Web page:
I must say that I don’t agree with this approach, especially given that I’m a recruiter. Of course, it’s easy to disagree with someone, so I decided to make this a bit more constructive. Here are a few suggestions for Mr Calley and for other job seekers (in this case software developers) that feel the same way as him:
1. Don’t post your resume / CV “out there”
If you don’t want to receive unwanted calls in the middle of the day, do not publish your phone number online.
More on this at point number 4, but you don’t need to do this in order to find a new job. Posting your CV and especially phone number online is never a good idea, and it’s obvious that you will receive unwanted phone calls. Some of them will come at the worst possible time. Once again, as this is an important point: if you don’t want to receive unwanted calls in the middle of the day (from recruiters or people that you don’t know in general), do not publish your phone number online.
2. Have more than 1 email address
Another one that is pretty obvious. Have a work email address and a personal email address. Don’t mix them. If needed, create a third email address and use that one on your CV or LinkedIn profile. It does not have to be joboffers@, you can call it namesurname3@, and potential employers won’t know it’s only used for jobs.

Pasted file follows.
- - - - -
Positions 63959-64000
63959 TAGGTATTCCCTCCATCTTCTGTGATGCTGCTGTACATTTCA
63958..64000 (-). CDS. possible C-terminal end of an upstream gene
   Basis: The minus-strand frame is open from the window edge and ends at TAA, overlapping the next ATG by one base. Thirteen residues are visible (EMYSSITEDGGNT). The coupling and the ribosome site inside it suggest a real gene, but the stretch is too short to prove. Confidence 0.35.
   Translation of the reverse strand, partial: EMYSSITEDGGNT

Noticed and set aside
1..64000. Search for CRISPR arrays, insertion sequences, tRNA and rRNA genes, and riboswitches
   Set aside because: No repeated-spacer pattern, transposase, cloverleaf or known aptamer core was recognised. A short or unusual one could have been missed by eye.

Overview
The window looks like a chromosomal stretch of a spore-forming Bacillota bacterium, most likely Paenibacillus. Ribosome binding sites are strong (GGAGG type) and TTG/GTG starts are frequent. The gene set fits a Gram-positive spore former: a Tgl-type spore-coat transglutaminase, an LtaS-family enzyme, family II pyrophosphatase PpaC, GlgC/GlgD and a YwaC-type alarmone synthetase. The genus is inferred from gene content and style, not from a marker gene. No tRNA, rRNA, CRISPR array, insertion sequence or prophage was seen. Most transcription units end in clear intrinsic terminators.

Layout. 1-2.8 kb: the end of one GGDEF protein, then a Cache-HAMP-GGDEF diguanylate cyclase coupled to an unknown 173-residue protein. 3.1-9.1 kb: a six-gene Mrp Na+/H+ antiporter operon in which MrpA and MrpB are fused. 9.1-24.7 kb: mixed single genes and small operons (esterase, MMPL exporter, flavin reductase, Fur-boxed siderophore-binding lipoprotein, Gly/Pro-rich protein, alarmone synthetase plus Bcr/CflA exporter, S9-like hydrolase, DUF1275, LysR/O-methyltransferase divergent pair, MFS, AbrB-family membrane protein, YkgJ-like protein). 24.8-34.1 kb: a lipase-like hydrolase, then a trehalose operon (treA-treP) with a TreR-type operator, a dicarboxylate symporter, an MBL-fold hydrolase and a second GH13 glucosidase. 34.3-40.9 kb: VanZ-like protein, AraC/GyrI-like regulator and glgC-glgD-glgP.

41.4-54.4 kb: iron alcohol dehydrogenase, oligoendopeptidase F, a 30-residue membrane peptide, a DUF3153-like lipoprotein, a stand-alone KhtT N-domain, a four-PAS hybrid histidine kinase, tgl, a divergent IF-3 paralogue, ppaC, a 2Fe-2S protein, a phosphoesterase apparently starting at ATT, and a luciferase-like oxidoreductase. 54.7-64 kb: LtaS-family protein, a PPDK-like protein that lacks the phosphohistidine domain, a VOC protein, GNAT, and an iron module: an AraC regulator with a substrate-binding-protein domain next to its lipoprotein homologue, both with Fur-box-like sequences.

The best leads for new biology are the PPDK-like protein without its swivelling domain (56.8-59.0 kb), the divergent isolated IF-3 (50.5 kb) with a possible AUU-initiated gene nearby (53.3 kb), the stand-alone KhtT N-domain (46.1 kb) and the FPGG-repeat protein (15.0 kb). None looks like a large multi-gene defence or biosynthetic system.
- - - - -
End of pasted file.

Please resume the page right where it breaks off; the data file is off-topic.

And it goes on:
It goes without saying, don’t have this one open on your computer while at work.
3. Don’t bother checking recruiter emails with bad subject lines
When checking your email address for job offers, don’t open emails with subject lines such as “Guru needed,” “Immediate interview,” “This position is just calling your name!” This is an easy way to identify spammy recruiters who don’t do their homework and avoid the hassle of dealing with them early.
If the subject line is generic and doesn’t mention relevant things such as your location, the technologies that are relevant to you or something very interesting, the details in the email will probably be the same. Save yourself some time and delete it right away.
4. Only work with good recruiters
By doing this you can virtually eliminate the need to post your CV out there and deal with the influx of messages, phone calls and queries. A no-brainer, but depending on the circumstances, most people will work with any recruiters. When you do decide to change jobs, why not email that recruiter who contacted you a few months ago with a relevant message?
Changing jobs is very often a hurried affair, with people making hasty or emotional decisions. They can’t stand their boss anymore or they realise all of a sudden that the current job is not going anywhere. So what do they do? They reply to the first recruiter that sends an email. In turn, that encourages bad recruiters to continue sending mass emails, hoping that at least 1 – 2 people out of 10 will reply.
It’s very easy to blame (usually third party) recruiters for everything that’s wrong within the recruitment industry. Companies like to do it, candidates like to do it.
The truth is that the industry has big flaws, caused by everyone involved.
Of course there is much that recruiters should improve, however most don’t because they really don’t have to. It’s a very simple concept that everyone involved seems to miss.
When more companies and candidates will start to avoid bad recruiters at all costs and really good recruiters will receive more referrals, the bar will be inevitably be raised.